Americans Are Sitting on $2 Trillion in Pandemic-Era Savings. Here's What to Do With Your Share
- Stimulus policies in 2021 pumped lots of money into people's wallets.
- Those who haven't spent all of that cash should use it wisely in light of a potential future recession.
- Use any excess stimulus cash to increase your emergency fund and pay off debt.
It's important to be strategic with your spare cash.
In March of 2021, the American Rescue Plan was signed into law, and that bill put a lot of stimulus funds into consumers' bank accounts. Not only did Americans receive a third round of direct stimulus checks worth up to $1,400 apiece, but families with children received extra money via the boosted Child Tax Credit.
Now, it's fair to assume that a lot of that stimulus money has since been spent, especially given the way inflation has driven the cost of living upward in recent months. But JPMorgan Chase CEO Jamie Dimon estimates that Americans are still sitting on $2 trillion in stimulus funds. And if you still have some stimulus money left over, it pays to put it to good use, especially in light of a potential recession that might hit later this year or early next.
Wait, a recession?
Before you work yourself up into a panic, know that a recession isn't guaranteed to happen, and if it does happen, it may be mild and short-lived. But it's a possibility everyone should prepare for. And if you have leftover stimulus funds, you're in a great position to do just that.
Shore up your savings
The pandemic taught us how important it is to have a solid emergency fund. And with a recession potentially on the horizon, it's more essential than ever to make sure you have adequate cash reserves in your savings account.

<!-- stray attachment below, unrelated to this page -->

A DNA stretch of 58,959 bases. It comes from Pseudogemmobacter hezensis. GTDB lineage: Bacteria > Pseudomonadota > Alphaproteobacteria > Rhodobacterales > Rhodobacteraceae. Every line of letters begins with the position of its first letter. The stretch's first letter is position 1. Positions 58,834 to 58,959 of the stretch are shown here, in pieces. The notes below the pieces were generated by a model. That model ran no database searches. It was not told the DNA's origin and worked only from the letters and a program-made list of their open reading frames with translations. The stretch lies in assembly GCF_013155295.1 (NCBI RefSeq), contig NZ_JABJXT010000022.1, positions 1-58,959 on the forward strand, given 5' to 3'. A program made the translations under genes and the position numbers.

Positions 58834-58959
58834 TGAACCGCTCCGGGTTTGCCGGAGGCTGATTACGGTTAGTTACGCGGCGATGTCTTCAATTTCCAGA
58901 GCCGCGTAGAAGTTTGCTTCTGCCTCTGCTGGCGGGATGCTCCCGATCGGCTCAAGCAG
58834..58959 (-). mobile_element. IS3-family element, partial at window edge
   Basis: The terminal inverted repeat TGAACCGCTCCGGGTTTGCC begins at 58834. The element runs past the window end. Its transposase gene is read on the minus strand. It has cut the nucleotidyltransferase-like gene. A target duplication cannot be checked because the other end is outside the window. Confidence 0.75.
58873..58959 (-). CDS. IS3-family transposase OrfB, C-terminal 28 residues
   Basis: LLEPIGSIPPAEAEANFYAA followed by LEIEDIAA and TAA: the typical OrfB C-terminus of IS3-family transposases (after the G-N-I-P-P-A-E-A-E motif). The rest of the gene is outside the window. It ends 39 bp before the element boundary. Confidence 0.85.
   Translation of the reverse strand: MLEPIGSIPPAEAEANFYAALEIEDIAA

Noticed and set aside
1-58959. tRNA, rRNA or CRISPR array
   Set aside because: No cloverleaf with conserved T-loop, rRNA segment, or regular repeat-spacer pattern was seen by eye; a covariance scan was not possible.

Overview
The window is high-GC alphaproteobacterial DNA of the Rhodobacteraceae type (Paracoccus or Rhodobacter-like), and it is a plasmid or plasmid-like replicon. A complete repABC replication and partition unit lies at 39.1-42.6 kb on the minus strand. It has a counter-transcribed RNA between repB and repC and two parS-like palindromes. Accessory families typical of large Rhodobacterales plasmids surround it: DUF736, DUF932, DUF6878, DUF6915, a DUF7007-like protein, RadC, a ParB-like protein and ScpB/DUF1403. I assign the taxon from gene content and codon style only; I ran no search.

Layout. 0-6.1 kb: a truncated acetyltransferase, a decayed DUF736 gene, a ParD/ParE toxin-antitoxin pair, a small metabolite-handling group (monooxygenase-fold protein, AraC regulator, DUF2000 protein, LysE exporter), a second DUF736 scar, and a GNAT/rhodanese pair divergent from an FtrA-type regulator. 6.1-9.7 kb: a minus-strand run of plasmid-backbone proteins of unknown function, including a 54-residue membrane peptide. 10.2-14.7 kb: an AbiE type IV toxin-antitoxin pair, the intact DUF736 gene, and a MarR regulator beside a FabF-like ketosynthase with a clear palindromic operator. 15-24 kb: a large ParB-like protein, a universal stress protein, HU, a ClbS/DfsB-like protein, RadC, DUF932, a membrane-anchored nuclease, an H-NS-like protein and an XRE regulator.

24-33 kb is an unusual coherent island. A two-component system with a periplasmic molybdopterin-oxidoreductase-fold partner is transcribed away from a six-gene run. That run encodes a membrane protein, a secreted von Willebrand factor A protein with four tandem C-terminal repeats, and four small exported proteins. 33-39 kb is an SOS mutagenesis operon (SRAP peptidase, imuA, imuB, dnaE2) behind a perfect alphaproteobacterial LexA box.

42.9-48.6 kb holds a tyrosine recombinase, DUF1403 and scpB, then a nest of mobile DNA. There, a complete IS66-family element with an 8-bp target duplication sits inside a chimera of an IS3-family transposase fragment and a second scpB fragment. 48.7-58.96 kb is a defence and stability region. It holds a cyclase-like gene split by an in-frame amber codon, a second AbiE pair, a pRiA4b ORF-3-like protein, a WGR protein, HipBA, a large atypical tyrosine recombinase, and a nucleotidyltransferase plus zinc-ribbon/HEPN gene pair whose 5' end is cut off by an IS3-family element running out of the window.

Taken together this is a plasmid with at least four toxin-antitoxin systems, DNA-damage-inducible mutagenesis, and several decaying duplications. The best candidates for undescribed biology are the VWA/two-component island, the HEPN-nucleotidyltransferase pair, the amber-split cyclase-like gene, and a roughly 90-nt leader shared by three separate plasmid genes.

Before the pandemic, most financial experts recommended socking away enough cash to cover three to six months of living costs. In light of the massive unemployment crisis the COVID-19 outbreak fueled, now, many of those same experts are advising that consumers save up enough money to pay for six to 12 months of bills.
Either way, if your emergency fund could use a boost and you still have stimulus funds you haven't spent, you may want to tuck that cash away in the bank. That way, if your personal financial situation worsens, you'll have more of a cushion.
Pay off debt before it starts costing you more
A big reason financial experts are worried about a recession is that the Federal Reserve is in the process of raising interest rates in an effort to slow down inflation. By making it more expensive to borrow money, the thought is that consumers will start to spend less, thereby bridging the current gap between supply and demand. But if consumers start cutting back too much, it could lead to poor economic conditions and widespread layoffs -- hence the recession threat.
Meanwhile, borrowing will likely get increasingly expensive this year as the Fed forges ahead with its plans. And so if you have debt with a variable interest rate attached to it -- think a credit card balance or HELOC -- then it makes sense to use your leftover stimulus money to pay it off before your borrowing rate climbs.
Knocking out that debt will also help if economic conditions deteriorate and you lose your job. That way, you'll have one less expense hanging over your head.
It's easy to argue that last year's influx of stimulus funds created an imbalance between consumer demand and supply that's led to rampant inflation. And now, in an effort to cool inflation down, actions on the part of the Fed could spur a recession. If you're sitting on leftover stimulus money, be sure to make the most of it -- before things take a turn for the worse.
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